where E a is the activation energy of the reaction, and R is a constant for ideal gases. Cervera et al. developed an analytical form of the normalized affinity based on thermodynamics [17]. The free energy for the thermo-chemical system can be divided into three parts: thermal contribution, thermo-chemical coupling, and chemical contribution. The chemical contribution in this work will be considered as a quartic function instead of a cubic function. Similar to the strategy presented in [17], a fixed form of the chemical affinity can be derived as follows [26]:
A ξ ( ξ ) = β 1 ( β 2 + β 3 ξ + ξ 2 ) ( ξ - ξ ) exp ( η ¯ ξ ξ ) ,
where β 1 , β 2 and β 3 are material coefficients, ξ is the ultimate hydration degree, and η ¯ represents the viscosity due to micro-diffusion of the free water through the already-formed hydrates.
The advantage of the fixed hydration model is discussed in [26]. Notably, ξ is set as one in this paper because the construction periods of mass concrete structures are quite long (typically several months or even years). In this way, the number of arguments the function takes can be reduced. Parameters β 1 , β 2 , β 3 and η ¯ can be calibrated using the experimental results.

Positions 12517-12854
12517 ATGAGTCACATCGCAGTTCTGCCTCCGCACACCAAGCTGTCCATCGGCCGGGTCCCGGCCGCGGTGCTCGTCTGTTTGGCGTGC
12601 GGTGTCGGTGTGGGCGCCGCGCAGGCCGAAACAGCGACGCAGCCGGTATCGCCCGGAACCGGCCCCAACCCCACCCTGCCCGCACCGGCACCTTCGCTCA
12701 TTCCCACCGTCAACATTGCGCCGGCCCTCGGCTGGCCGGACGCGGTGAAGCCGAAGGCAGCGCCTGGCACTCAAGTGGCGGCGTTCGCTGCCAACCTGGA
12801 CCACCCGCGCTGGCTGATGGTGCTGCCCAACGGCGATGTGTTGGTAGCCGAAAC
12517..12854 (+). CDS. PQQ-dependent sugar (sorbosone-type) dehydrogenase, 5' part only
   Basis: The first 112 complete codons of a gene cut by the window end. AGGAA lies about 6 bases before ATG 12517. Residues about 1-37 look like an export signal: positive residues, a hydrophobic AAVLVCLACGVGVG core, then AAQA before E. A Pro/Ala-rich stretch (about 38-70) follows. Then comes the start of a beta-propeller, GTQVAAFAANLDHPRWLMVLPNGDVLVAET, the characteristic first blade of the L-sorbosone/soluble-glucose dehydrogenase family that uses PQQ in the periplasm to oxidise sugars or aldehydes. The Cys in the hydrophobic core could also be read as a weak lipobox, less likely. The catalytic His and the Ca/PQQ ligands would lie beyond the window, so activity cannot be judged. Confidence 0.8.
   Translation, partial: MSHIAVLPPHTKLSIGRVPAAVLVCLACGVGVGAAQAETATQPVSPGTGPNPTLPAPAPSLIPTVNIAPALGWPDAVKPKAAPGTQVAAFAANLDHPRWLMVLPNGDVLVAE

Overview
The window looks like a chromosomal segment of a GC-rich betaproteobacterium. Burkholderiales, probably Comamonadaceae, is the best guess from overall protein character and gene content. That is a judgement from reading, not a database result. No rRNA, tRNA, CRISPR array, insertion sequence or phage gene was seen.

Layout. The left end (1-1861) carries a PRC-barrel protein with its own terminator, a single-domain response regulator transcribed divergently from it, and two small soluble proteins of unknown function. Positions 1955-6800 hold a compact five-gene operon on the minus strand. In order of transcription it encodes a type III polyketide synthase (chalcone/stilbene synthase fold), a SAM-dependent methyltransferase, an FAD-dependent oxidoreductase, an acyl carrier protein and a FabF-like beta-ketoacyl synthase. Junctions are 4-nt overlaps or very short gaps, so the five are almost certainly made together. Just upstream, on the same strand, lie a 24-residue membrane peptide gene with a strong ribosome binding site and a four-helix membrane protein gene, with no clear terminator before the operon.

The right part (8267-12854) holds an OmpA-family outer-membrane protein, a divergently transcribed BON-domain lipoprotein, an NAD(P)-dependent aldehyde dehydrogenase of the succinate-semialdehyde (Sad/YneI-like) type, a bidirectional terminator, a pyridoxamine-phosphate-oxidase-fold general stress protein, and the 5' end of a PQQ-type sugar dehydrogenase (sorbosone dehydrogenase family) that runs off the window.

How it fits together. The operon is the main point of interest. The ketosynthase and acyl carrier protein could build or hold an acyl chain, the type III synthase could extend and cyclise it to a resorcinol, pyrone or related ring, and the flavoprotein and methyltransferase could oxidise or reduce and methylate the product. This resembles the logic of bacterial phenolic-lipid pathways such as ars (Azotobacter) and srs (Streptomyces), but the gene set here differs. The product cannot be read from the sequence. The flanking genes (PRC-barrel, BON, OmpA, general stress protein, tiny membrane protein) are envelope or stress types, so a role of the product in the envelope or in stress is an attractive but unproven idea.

2.3. Transient Heat Transfer Process

The transient heat transfer process of concrete can be described as follows:
ρ C T ( x , y , z , t ) t = λ T Δ T ( x , y , z , t ) + Q t ,
Q t = Q ξ t ,
where ρ , C , λ T , Δ and Q are the density, volumetric heat capacity, thermal conductivity coefficient, Laplacian operator and the final volumetric heat of hydration, respectively. The latent heat release due to concrete hydration is actually a nonlinear and thermally dependent process.

2.4. Thermal-Creep Stress Calculation

According to the studies of Di Luzio and Cusatis [27], based on the assumption that the strain additivity holds, the composition of concrete strain mainly includes elastic strain, cracking strain, creep (or viscoelastic) strain, thermal strain, and shrinkage strain [28]:
ε ˙ ( t ) = ε ˙ e + ε ˙ c r + ε ˙ c + ε ˙ T + ε ˙ s h ,
where ε ˙ e , ε ˙ c , ε ˙ c r , ε ˙ t h and ε ˙ s h are the elastic strain rate, cracking strain rate, creep strain rate, thermal strain rate and shrinkage strain rate, respectively.